Published date: January 21, 2019
Last modified: February 21, 2019

5 ways to improve team dynamics

 Team Building, Learning & Development, Experiential Learning

It’s not enough to simply put the best people in the room to achieve the desired outcome, you also need constructive team dynamics so your employees feel comfortable expressing their skills and experience.

Team dynamics are at work whenever two or more people are grouped together to meet a specific goal or purpose. In this group setting, people often take on distinct roles and behaviours, which causes a ripple effect on the team, both individually and as a collective. These unconscious, psychological forces that influence the direction of a group’s behaviour and performance are known as team dynamics.

It’s fair to say, then, that team dynamics are central to organisational success. In a group with poor dynamics, people’s behaviour can cause friction or blockages, which can result in the team coming to an unsatisfactory or wrong decision. Factors that lead to poor dynamics include weak leadership, people adopting obstructive roles and lack of self-awareness.

So, what can be done to improve team dynamics? Or better still, how can you foster constructive group dynamics from the off?

Get to Know your Team

Observe your team at work, making observations about how well they seem to function as a group, particularly noting unhelpful behaviour such as aggressive, negative or recognition-seeking attitudes. In addition to group observations, talk to team members on an individual basis in a private and confidential environment.

These notes of observations and responses won’t be that beneficial, however, without a knowledge of the wider context of what makes a good team. So, make sure you have an understanding of the phases that a group goes through as it develops, as well as the impact that different individuals have on the team.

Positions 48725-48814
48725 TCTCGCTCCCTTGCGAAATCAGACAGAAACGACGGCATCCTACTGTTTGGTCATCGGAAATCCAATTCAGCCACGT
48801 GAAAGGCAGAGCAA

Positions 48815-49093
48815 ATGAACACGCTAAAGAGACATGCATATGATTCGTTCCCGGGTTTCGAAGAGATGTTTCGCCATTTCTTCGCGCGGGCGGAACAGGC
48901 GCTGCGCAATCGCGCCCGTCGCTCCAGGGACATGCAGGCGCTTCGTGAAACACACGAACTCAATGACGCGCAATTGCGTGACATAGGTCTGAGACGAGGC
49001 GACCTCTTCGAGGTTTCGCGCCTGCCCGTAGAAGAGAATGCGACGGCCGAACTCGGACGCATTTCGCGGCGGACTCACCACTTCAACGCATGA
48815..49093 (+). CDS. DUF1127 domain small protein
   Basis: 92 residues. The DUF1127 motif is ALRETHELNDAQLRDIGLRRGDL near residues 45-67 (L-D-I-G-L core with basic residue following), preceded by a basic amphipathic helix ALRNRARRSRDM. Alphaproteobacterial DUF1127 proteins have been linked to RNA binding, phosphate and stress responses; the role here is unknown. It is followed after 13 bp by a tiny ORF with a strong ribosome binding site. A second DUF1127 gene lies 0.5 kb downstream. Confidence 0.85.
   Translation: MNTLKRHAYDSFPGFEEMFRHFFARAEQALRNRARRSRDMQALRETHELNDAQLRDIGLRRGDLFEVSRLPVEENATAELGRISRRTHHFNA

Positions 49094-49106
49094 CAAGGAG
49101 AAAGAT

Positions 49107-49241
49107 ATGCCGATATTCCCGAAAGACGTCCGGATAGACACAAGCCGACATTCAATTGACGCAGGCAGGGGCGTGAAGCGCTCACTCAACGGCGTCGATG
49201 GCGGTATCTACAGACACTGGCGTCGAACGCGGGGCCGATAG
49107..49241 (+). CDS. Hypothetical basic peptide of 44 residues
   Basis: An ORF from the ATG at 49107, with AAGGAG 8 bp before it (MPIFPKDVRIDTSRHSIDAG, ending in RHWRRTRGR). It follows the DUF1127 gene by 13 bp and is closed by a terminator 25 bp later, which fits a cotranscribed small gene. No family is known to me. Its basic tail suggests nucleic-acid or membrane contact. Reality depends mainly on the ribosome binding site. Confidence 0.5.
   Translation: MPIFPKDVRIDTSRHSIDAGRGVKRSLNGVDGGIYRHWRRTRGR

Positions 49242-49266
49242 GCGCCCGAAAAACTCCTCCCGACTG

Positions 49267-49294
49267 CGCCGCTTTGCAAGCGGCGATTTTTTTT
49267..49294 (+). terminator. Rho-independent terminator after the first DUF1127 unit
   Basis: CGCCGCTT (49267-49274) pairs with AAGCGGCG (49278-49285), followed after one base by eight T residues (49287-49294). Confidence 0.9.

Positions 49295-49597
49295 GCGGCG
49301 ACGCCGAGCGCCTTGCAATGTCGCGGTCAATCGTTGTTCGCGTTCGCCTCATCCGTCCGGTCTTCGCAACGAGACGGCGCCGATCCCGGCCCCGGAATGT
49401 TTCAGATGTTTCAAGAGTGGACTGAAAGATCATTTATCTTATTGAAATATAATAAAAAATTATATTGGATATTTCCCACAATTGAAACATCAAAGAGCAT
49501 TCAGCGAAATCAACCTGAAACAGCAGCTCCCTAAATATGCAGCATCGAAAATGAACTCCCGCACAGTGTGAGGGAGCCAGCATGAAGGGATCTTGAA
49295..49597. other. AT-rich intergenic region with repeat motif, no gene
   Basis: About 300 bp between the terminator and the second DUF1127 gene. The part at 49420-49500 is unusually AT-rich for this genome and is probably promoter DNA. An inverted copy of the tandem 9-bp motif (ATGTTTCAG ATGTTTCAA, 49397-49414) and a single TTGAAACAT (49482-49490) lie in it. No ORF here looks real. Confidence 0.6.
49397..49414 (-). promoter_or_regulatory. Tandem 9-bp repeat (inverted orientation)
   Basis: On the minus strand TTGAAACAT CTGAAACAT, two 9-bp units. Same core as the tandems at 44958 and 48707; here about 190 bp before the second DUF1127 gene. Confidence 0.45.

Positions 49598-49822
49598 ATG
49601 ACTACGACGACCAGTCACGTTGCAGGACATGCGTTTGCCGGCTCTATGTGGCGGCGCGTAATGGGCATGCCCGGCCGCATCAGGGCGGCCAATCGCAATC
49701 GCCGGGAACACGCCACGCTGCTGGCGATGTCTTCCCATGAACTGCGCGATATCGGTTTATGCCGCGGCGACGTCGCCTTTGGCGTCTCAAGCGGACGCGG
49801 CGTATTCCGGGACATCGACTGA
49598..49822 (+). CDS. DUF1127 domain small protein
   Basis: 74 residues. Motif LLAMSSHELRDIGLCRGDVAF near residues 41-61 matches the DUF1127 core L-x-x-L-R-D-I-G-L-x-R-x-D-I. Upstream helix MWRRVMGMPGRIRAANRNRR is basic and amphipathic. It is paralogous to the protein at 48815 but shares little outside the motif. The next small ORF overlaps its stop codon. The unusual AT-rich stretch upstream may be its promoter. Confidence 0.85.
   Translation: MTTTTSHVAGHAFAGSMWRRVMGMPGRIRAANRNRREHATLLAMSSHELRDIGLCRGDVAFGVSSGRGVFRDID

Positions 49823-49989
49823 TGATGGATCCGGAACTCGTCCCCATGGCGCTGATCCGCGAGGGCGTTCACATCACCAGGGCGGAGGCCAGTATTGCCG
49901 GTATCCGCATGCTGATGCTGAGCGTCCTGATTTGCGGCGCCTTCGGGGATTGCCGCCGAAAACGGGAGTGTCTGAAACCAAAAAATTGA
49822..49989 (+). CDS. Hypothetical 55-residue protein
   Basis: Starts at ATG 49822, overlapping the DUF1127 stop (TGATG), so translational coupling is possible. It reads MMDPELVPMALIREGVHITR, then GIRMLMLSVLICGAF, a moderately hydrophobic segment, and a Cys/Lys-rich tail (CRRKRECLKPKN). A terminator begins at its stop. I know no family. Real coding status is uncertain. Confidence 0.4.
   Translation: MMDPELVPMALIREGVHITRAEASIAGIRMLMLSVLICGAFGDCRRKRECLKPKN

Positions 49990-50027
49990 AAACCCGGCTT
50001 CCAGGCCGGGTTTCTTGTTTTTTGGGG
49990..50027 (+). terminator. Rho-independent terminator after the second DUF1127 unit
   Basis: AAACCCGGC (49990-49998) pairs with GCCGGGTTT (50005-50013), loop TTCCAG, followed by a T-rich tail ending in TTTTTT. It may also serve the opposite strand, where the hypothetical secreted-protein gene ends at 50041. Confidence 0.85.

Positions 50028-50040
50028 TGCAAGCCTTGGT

WEB Team meeting-517180-edited

Deal with Problems in the Moment

Often, it’s just one or two people that are holding the group back with their behaviour. If you see a team member engaging in disruptive behaviour. Take time to explore with the individual their awareness of the impact they are having on other team members and try to get them to consider what they are currently doing and ask them if there is a way of engaging more effectively with other team members. Help them to explore the views of others and then agree with them what they will try to do differently in order to create a better working environment.

Provide Some Direction

Not every team member will slot into a predefined role within the group. Sometimes you need to provide the focus and direction so that people understand where they fit into the group. Be aware that this is not a static situation, and that the team members should take responsibility depending on their areas of expertise. Trust within the team is essential in order for this to be effective.

Creating a team charter, where everyone’s roles and responsibilities are listed alongside the group’s mission and objectives, will go a long way to bringing out the best in individuals and, in turn, the team.   Identify the right team behaviours that should exist within the charter.

WEB Team with colourful jigsaw-723259-edited

Foster Open Communication

Breakdowns in communication can hamper group trust and togetherness, so it’s essential that everyone is able to voice their opinion in an open environment. It’s easy for the stronger personalities to dominate discussions, which means you’ll often need to create an awareness within the team for everyone to contribute ideas in a safe collaborative environment.